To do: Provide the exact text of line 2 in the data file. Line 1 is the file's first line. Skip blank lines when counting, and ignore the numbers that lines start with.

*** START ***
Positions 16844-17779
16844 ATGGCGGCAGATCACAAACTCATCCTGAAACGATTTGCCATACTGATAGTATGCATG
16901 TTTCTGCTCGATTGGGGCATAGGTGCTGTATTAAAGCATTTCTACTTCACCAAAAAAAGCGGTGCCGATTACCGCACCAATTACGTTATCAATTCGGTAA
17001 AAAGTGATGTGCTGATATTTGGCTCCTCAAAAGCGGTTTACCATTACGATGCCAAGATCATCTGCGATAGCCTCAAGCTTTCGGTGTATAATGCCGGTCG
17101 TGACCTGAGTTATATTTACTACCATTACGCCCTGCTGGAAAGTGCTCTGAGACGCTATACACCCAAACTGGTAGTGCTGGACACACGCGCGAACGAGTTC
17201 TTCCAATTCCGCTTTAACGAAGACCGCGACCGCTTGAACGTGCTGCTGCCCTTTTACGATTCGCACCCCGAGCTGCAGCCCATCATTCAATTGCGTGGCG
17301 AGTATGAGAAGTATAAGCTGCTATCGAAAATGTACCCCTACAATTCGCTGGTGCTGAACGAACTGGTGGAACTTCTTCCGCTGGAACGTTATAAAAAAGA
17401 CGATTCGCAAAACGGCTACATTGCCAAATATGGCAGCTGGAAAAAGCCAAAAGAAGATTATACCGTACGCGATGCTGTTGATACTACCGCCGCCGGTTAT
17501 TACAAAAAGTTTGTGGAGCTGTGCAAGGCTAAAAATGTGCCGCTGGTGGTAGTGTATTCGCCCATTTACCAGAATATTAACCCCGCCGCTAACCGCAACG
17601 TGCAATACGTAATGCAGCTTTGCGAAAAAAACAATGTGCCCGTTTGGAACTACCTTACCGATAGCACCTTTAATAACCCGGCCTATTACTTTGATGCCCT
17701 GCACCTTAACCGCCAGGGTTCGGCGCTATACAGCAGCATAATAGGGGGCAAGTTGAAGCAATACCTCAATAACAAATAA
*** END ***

16844 ATGGCGGCAGATCACAAACTCATCCTGAAACGATTTGCCATACTGATAGTATGCATG